Lithogeochemistry as a guide to identifying favourable areas for the discovery of volcanogenic massive sulphide deposits
CIM Bulletin, Vol. 73, No. 823, 1980
V.J. SOPUCK, Saskatchewan Research Council Saskatoon, Saskatchewan, O.P. LAVIN and IAN NICHOL, Department of Geological Sciences, Queen's University, Kingston, Ontario
A major challenge of contemporary exploration geochemistry is the development of procedures that can locate blind mineralization or mineralization that sub-crops below a cover of transported overburden, the composition of which bears no relation to the underlying mineralization. Over the past few years, the possible existence of diagnostic geochemical features in the country rock associated with volcanogenic massive sulphide deposits has attracted increasing attention both on the local mine scale and on the regional scale. In the present investigation, the nature of the geochemistry of a number ofAr-chean greenstone belts of the Canadian Shield is examined to determine the feasibility of distinguishing productive from non-productive areas of copper-zinc mineralization. The results indicate that productive areas are distinguishable from non-productive areas providing consideration is given to the effects of igneous differentiation on rock composition.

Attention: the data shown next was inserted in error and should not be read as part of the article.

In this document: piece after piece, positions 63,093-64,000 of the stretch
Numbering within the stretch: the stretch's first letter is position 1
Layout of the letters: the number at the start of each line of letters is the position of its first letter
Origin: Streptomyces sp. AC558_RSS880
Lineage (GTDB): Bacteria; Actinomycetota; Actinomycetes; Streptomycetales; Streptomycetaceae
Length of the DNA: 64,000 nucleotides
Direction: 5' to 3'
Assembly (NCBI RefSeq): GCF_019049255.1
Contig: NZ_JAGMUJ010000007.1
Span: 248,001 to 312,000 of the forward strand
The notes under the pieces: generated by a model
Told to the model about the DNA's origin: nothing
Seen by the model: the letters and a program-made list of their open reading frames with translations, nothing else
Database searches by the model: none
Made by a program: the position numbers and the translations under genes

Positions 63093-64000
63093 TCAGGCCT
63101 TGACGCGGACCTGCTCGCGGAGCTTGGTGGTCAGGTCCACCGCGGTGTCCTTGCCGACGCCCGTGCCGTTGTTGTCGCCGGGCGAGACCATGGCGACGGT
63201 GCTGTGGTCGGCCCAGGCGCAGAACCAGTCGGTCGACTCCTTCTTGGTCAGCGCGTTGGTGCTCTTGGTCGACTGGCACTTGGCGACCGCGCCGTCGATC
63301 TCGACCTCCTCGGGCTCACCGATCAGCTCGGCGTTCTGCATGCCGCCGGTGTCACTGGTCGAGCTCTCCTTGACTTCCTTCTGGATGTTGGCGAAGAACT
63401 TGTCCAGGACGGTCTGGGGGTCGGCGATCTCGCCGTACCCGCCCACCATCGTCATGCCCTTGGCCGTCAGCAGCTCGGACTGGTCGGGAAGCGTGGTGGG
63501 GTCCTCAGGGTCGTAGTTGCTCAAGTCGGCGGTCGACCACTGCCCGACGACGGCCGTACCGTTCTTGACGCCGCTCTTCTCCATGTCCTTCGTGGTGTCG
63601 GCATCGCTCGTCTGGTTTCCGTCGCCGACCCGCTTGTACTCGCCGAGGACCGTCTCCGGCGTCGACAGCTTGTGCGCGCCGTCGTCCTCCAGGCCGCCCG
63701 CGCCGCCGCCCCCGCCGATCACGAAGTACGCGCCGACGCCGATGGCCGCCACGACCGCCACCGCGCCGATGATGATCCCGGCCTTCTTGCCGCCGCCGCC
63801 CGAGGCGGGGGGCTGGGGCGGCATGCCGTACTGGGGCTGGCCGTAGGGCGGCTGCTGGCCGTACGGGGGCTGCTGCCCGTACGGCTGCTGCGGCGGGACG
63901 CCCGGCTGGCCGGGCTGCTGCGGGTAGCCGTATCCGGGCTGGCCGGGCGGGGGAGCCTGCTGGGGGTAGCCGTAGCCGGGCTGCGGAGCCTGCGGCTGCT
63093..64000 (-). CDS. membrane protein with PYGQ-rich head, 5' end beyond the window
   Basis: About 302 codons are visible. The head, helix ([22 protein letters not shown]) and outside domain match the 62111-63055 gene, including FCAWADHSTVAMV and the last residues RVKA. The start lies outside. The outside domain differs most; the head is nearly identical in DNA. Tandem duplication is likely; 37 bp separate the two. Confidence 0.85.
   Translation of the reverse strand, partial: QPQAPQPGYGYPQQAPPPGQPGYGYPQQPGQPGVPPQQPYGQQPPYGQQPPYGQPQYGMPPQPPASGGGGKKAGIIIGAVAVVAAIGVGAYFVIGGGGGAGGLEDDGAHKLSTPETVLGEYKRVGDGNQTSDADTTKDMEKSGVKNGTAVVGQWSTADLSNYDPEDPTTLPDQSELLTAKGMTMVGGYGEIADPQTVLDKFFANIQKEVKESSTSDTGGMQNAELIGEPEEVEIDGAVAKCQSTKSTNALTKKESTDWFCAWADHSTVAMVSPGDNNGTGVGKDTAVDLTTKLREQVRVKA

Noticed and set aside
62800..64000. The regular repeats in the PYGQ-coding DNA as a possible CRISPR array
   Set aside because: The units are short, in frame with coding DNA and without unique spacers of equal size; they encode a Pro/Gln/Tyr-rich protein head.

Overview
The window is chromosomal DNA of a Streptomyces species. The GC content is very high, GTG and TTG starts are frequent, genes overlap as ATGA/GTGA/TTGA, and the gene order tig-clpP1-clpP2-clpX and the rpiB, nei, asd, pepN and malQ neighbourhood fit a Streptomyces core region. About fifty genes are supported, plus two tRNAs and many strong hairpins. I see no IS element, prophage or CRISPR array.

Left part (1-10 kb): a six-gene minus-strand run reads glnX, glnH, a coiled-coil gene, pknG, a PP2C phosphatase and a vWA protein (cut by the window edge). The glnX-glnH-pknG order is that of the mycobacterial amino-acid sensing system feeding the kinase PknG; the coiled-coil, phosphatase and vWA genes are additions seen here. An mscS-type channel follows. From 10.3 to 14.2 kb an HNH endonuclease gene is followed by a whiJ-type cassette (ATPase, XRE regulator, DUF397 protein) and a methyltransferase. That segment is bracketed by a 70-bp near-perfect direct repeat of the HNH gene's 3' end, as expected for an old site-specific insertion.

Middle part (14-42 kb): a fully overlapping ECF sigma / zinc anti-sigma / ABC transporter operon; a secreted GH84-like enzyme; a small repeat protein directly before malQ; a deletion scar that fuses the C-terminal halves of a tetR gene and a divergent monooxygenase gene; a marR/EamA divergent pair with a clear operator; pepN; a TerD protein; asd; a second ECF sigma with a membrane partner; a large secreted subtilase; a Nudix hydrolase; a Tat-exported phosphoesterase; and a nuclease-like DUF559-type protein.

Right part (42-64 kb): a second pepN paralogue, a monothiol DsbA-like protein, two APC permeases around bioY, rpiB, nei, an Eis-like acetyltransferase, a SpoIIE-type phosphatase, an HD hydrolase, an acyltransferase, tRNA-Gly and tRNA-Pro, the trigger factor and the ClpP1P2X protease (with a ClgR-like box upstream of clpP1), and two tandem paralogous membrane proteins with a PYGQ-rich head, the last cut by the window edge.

Exploration, Geochemistry, Lithogeochemistry, Sulphides, Massive sulphides, Volcanogenic deposits, Noranda, Normetal, Sturgeon Lake, Uchi Lake, Ben Nevis, Kakagi Lake, Joutel-Poirier, Halliday, Knee Lake, Lake St. Joseph, Steep Rock, Michipicoten, Confederation Lake, Amisk, Flin Flon.